Monday, September 27, 2010
For the past two weeks, I've been working on these suits for two handsome gentlemen. The hub's sister was married this past weekend and both my boys were asked to be ring bearers. Suits (and especially tuxedos) for rent are very expensive and you don't even get to keep them. So I decided to make each boy the appropriate attire.
I started with the vests. I used Simplicity 7030 and cut the size 4 for my 4-year-old. I've cut size 4 pants for him and they were always too big, so I figured a size 4 vest would work well. I was wrong. I even added 1 inch to the length, but the vest was still too small for my liking. Luckily I had a smaller client that could fit right into it. So for my 4-year-old, I added a half inch total to the width and 3 or 4 inches to the length. Nearly perfect! The vest overlapped the top of his pants which was a perfect length . . . but I probably didn't need to add width.
The black pants were refashioned from adult-sized pants. I used this tutorial from This Mama Makes Stuff, but I didn't do the skinny part. Well, I didn't mean to do the skinny part. I used a size 4 pattern for the bigger pants. I even slimmed it down a little but they still ended up too big. I used some 2T pants as my pattern for the little guy's pants, but I slimmed them down a little too much. They fit, but I could I tell they looked a little "skinny." But since that look is back (sigh), I could get away with it. I guess I will just have to get better at using ready-made clothes as patterns.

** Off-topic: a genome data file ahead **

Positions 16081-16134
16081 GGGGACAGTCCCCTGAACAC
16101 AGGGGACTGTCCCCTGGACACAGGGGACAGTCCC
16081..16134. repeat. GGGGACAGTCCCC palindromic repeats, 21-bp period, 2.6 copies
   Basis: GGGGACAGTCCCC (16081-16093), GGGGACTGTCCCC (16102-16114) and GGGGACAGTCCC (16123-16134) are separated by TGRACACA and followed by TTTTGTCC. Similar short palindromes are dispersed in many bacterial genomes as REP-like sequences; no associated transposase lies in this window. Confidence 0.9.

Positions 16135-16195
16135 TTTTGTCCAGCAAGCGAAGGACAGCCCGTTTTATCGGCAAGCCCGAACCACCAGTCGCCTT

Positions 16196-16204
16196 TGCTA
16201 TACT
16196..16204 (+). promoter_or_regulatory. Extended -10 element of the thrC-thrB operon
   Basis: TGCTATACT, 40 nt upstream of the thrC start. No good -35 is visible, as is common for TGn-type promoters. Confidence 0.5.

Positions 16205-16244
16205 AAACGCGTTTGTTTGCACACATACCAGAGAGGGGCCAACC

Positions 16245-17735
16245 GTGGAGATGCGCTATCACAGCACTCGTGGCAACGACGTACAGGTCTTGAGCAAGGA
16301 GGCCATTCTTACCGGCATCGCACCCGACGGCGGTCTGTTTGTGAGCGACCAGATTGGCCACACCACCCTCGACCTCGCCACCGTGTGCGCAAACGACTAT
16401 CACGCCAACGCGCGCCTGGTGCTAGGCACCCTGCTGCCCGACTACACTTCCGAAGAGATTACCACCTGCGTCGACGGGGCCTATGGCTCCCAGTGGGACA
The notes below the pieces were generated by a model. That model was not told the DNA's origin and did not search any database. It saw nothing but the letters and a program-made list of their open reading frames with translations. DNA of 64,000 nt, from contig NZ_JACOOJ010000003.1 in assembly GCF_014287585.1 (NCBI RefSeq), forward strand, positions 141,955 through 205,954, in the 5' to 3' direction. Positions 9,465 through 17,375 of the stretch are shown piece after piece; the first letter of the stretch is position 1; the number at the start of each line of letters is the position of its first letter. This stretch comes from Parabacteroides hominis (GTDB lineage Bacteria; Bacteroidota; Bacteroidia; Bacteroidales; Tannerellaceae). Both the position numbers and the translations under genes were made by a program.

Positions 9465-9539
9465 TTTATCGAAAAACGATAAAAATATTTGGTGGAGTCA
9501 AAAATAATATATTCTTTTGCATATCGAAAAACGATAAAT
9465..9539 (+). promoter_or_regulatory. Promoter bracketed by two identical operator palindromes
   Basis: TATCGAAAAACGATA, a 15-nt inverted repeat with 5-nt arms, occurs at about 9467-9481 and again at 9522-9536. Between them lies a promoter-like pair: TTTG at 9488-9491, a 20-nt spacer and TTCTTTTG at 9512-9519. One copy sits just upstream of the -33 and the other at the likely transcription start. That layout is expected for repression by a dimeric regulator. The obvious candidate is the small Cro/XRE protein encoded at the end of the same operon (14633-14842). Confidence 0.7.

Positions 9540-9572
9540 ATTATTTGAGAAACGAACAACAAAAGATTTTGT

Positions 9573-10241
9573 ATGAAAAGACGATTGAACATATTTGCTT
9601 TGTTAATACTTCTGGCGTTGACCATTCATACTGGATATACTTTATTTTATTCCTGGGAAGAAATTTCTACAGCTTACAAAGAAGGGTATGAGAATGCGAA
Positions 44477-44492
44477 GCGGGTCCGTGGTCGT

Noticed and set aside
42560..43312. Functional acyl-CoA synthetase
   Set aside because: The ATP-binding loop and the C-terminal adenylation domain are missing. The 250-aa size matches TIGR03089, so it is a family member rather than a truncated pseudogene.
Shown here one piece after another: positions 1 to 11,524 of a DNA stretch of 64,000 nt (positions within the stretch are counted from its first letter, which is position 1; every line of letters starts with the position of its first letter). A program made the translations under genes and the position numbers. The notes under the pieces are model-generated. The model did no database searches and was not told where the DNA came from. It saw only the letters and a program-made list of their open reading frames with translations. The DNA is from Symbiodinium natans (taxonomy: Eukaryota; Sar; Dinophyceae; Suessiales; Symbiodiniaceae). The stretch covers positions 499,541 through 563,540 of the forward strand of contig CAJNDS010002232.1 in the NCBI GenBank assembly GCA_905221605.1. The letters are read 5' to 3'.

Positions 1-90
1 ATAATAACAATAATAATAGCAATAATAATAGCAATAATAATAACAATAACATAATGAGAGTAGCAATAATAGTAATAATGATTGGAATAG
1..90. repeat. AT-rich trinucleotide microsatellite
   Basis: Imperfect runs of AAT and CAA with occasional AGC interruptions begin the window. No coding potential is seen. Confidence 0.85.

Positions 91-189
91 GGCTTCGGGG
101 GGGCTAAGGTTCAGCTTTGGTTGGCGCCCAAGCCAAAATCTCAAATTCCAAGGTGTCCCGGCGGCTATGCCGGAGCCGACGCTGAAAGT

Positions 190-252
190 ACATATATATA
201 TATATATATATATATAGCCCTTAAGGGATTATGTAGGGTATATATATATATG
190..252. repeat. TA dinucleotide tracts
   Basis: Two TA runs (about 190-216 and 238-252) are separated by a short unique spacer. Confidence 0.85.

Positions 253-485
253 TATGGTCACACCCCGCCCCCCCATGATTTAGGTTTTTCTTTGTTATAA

The bow tie is my favorite. I used this tutorial from Make It and Love It to refashion a men's necktie into a bow tie. Only I used 1 adult tie to make two smaller kids' ties. I love them! I think a bow tie was the right way to go. Fun, yet still serious.
All in all, I think it was definitely worth the two weeks of work that I put into these suits. I don't know what I will do with the vests, but the pants and perhaps the bow ties can be used again. And I learned quite a bit through this process, and that's what it's all about for me. Well that, and being able to show off my two little bugs in great handmade, one(or two)-of-a-kind clothes.
I purchased the white shirts.
I apologize for the terrible photo quality. Everything happened so quickly that I didn't have time to have the boys pose outside for blog-worthy photos. Lesson learned.
Tuesday, September 7, 2010
My four-and-a-half-year-old will be attending preschool for the first time this week. I'm not worried about him at all. He is mr. social and feeds off interaction with other kids. We enrolled him in a preschool for two , four-hour days a week and he has to bring a lunch. After clarifying that peanut butter is an acceptable food this year as no child enrolled has a peanut allergy (whew...he'd rather starve than eat turkey, ham, or bolonga), the hub and I got to talking about backpacks and lunch boxes. I fully intended to buy him a lunch box but the hub suggested to Logan that I make one. Nothing beats a hub-prompted project because I get to spend all kinds of time working on it with no questions about what I'm up to.
A few days later, Logan and I set out for the fabric store in search of fabric with school buses (his choice). After what seemed like hours to him (but was in fact about 4 minutes) to no avail, we (I) came across this fabric. It's so colorful. I love it!! I was afraid it was too girly but gave him the choice. He loved it. Yes! I knew it would make a cute lunch bag and I began pondering what to do with the rest of the yard.